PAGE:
User Rank: Ninja
4/21/2015 | 2:15:38 PM
Re: Space X, Hubble, Coffee: The Cost Of Doing Business In Space
@David Wagner

I agree in that I think that technology has matured to the point that it is now time for private industry to take over the lead role in designing and building spacecraft. After all, the government doesn't build fighter jets or tanks, either! But it won't solve the problem of lack of focus. We still really don't know what we want to accomplish in space.

For myself, I'm more interested in what we can do in our little part of the solar system. I'm more interested in rail gun launches into space than in deep cosmos astronomy. I hope I live long enough to read about the first scandals involving illegal garbage dumping in space!
David Wagner
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David Wagner,
User Rank: Strategist
4/21/2015 | 2:18:40 PM
Re: Space X, Hubble, Coffee: The Cost Of Doing Business In Space
@Gary_El- I think the focus is slowly switching to putting a person on Mars. I think NASA realized it couldn't get there without a cheap and reliable rocket. I think that's where we are. I could be wrong, but i think the next step is actually building rockets in space. I think we're going to build a rocket that can get a new and better space station together and then we're going to be launching from there to save fuel. Gravity is the real killer.

But regardless of what the nexxt focus is, making it cheap and reliable is the first hurdle. 
impactnow
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impactnow,
User Rank: Author
4/22/2015 | 12:25:46 PM
Re: Space X, Hubble, Coffee: The Cost Of Doing Business In Space

While I understand the push to get private industry to support space exploration the focus would undoubtedly shift from exploration to monetary gain. We should still want to explore and learn about our solar system to learn about our own planet and how to address issues we have now and in the future. I agree focus is key based on the costs but I don't think we should just abandon the learning process.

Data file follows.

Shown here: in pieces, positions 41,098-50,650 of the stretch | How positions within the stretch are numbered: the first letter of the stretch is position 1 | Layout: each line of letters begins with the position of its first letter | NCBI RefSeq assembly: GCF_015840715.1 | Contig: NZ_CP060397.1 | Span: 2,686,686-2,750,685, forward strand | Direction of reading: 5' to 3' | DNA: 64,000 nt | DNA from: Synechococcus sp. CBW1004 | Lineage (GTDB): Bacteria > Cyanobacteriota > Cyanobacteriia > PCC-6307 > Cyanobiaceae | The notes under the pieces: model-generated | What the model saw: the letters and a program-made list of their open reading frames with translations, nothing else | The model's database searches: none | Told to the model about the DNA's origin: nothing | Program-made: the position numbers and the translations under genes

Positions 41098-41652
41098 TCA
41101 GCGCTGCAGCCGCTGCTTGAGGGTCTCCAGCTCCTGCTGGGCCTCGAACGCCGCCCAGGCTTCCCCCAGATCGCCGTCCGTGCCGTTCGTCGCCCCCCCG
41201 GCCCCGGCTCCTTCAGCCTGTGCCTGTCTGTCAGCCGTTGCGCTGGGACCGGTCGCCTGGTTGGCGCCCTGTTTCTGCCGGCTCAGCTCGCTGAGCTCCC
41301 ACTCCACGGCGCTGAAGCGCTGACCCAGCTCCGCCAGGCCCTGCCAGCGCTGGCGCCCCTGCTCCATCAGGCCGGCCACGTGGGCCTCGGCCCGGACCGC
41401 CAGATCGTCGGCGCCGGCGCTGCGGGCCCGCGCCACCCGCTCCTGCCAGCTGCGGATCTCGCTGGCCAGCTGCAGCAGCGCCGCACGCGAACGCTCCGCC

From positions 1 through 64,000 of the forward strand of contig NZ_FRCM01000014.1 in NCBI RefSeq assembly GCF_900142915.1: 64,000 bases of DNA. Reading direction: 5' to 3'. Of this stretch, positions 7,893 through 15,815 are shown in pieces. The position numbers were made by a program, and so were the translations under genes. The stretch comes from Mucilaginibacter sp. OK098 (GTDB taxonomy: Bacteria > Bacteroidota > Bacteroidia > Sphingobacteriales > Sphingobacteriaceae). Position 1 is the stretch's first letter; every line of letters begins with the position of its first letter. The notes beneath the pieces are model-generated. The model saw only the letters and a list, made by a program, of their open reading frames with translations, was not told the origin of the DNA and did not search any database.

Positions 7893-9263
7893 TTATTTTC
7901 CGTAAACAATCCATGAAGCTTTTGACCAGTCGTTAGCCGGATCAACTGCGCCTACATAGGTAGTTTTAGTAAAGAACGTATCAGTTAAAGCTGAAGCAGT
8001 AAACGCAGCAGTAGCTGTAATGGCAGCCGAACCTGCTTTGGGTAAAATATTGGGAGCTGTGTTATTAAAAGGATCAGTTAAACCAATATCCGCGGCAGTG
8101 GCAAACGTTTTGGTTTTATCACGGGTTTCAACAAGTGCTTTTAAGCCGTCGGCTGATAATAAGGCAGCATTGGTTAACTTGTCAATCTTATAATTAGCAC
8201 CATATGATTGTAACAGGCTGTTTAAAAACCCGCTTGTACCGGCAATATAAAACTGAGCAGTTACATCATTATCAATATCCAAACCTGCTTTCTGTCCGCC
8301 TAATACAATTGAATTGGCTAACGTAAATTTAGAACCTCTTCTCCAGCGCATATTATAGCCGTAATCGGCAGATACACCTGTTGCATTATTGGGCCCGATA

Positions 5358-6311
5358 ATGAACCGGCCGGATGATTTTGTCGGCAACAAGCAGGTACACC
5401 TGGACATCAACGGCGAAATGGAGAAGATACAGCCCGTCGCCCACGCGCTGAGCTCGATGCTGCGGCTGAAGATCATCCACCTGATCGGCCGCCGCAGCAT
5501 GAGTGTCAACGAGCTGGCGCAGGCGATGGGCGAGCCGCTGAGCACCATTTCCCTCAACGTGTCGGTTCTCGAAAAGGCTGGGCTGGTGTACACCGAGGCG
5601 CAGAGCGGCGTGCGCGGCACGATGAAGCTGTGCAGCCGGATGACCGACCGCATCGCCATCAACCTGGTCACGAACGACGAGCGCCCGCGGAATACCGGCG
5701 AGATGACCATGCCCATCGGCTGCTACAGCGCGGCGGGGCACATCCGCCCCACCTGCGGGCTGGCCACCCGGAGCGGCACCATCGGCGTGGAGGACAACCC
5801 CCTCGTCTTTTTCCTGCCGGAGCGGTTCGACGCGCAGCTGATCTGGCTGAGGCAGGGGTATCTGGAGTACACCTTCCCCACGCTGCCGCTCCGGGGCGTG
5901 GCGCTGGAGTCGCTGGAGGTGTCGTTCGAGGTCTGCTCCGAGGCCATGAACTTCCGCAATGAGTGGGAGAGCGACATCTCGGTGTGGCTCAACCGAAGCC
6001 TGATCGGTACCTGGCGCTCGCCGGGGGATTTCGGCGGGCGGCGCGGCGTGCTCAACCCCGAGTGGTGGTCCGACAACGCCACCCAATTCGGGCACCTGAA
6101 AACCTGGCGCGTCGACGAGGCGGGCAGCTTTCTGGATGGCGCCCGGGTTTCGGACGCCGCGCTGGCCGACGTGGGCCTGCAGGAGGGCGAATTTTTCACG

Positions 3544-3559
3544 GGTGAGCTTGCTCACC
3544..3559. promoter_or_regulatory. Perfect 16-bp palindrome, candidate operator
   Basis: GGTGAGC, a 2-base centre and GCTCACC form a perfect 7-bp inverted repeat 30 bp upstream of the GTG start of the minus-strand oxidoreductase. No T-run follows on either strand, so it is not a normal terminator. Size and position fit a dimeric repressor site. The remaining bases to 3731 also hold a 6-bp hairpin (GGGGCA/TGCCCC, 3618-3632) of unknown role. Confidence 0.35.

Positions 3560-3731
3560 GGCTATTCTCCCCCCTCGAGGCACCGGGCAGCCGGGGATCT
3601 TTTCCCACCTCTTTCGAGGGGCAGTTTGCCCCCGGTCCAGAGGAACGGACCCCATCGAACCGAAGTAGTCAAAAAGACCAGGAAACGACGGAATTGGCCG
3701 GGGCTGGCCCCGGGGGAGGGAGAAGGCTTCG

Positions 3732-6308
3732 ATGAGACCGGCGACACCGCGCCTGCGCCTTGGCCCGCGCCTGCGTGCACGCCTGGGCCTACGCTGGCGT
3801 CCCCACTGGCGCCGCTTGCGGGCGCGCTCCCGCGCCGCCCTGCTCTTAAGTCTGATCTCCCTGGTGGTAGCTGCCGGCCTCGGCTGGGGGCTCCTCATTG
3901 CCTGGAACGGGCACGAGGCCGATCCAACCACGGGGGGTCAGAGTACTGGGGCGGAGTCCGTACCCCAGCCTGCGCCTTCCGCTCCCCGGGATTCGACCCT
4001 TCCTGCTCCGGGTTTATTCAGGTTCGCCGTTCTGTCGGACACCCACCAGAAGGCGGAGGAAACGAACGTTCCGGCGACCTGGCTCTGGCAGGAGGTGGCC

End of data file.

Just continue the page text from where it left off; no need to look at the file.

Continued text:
David Wagner
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David Wagner,
User Rank: Strategist
4/21/2015 | 2:06:47 PM
Re: Space X, Hubble, Coffee: The Cost Of Doing Business In Space
@zerox203- I suspect the tangible benefits of big ticket science is always an issue. The cost of the Large Hadron Collider was $13 billion and it costs $1 billion a year to operate. We found the Higgs Boson, but what will that mean for anyone anytime soon?

Personally, I think understanding the universe for the sake of it is worth the price. But I do get annoyed when someone says, "It will cost $1 billion to do this" and they come back a year later and say it will cost $5 billion and then a year later and it is $10 billion.

I feel the same way about the overbudget replacement to the Oakland Bay Bridge.

Obviously, we have the same problem in IT with projects going overbudget. So this isn't just a government thing, but I'd like to think we can do better and still learn the workings of the universe.